Manufacturing Leaders’ Summit: 3D Printing – the slow revolution

3D printing has been around for decades, yet it’s impact to date has been nowhere near as widespread or as world-changing as that of the internet. So, can we still describe it as revolutionary? Absolutely, says Wilfried Vancraen, CEO of Materialise.

The pace at which 3D printing is affecting the world around us may be slow, but its capabilities and applications certainly fall under the banner of revolutionary.

“It may be slow, but it’s helping to save the lives of newborn babies. It may be slow, but it’s helping to improve the lives of millions of people,” said Vancraen. “3D printing, or additive manufacturing, allows us to not only create different things, but better. It offers design freedom, shorter time-to-market and opportunities to strip weight out of components or end-products.”

At the same time, Vancraen acknowledged that 3D printing was expensive, difficult to use, complicated and hugely over-hyped – or at least, that had been the case historically. However, it’s not just the actual printing, he added. The majority of the work, some 90%, is in the scanning, modelling and simulation data which help to create a superior customer outcome.

According to Vancraen, 3D printing is not just one aspect of digital manufacturing, but the enabler – from CAD file and design optimisation, to file preparation, machine communication and the finished part.

Materialise e-Stage for Metal software, for example, automatically generates supports for metal 3D printing using artificial intelligence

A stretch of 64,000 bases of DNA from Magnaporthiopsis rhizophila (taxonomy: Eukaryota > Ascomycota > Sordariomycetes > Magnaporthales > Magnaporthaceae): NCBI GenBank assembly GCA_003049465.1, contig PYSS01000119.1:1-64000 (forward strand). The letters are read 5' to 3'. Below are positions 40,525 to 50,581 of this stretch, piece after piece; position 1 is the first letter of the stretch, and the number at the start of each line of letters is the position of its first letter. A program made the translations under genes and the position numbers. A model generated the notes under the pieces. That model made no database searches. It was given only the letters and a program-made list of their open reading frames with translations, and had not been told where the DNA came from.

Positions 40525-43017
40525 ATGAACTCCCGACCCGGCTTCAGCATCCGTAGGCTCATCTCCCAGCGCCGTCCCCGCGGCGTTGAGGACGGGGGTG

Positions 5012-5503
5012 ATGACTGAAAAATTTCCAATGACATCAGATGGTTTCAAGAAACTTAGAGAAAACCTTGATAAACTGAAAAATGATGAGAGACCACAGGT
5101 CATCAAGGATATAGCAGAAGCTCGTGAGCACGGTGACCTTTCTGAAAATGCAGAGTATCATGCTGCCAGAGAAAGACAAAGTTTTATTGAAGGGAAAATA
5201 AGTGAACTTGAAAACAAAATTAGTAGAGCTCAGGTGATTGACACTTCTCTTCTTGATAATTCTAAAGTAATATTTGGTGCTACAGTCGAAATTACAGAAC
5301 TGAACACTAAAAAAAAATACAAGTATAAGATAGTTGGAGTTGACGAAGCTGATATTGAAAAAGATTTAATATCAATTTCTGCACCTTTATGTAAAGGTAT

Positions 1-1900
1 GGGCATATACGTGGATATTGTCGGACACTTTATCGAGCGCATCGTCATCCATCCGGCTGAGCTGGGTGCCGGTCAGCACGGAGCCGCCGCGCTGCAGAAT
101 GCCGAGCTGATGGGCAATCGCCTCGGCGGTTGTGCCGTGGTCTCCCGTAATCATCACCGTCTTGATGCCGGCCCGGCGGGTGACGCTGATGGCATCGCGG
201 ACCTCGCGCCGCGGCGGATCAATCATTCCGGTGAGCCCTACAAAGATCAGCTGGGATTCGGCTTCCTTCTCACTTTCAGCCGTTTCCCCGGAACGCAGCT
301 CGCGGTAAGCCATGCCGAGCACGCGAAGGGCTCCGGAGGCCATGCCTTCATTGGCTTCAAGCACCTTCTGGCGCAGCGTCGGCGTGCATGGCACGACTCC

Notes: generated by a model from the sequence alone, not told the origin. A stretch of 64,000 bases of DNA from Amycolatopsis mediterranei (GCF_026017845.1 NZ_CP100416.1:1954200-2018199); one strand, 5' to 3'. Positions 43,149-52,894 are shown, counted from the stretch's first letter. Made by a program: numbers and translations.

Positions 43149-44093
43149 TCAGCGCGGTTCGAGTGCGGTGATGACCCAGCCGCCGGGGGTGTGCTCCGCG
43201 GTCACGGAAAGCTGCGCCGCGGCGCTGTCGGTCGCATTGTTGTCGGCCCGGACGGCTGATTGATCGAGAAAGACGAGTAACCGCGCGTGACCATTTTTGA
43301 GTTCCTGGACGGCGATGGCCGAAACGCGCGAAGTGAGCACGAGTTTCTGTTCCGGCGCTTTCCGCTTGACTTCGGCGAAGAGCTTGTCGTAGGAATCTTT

“We live and breathe Industry 4.0,” he noted. “Materialise e-Stage for Metal software, for example, automatically generates supports for metal 3D printing using artificial intelligence.” [PHOTO ABOVE]

The global 3D printing / Additive Manufacturing market

The market has seen double-digit annual growth for 20 of the past 29 years, and though it represents $7.3bn, that’s currently just 0.06% of all manufacturing.

However, if it grows to capture just 5% of that, it would become a $640bn industry.

The global 3D printing / Additive Manufacturing market

Industries Sectors Business using 3D printing / Additive Manufacturing

“3D printing never directly replaces a product or component,” Vancraen said. “To be successful, you have to re-engineer that product or even the whole subsystem in order to gain the greatest benefit.”

Real-world use cases:

PHOTO BELOW: Airbus – panels for overhead storage, 15% lighter and drastically faster time-to-market than conventional manufacturing –
Airbus – panels for overhead storage, 15% lighter and drastically faster time-to-market than conventional manufacturing – Materialise

PHOTO BELOW: RapidFiT – the next generation of automotive tooling, up to 90% lighter, saving time and cost at each stage of production, replacing entire toolkits with a modular approach –
RapidFiT – the next generation of automotive tooling, up to 90% lighter, saving time and cost at each stage of production, replacing entire toolkits with a modular approach – Materialise

PHOTO BELOW: Philips Lighting – production tools 3D-printed in metal, cost savings of around €89,000 a year in operational benefits –
 Philips Lighting – production tools 3D-printed in metal, cost savings of around €89,000 a year in operational benefits – Materialise

Manufacturing Leaders’ Summit has been bringing together senior industry executives for more than a decade, and is the biggest manufacturer-to-manufacturer conference in the country.

It is the ‘jewel in the crown’ of Digital Manufacturing Week, an annual celebration of UK manufacturing excellence that takes place every November in Liverpool. This year saw 887 delegates attend Manufacturing Leaders’ Summit (up 45% on 2017) and 5,322 visitors to Digital Manufacturing Week (up 36% on 2017).

Clear your diary and join us next year: 13-14 Nov 2019!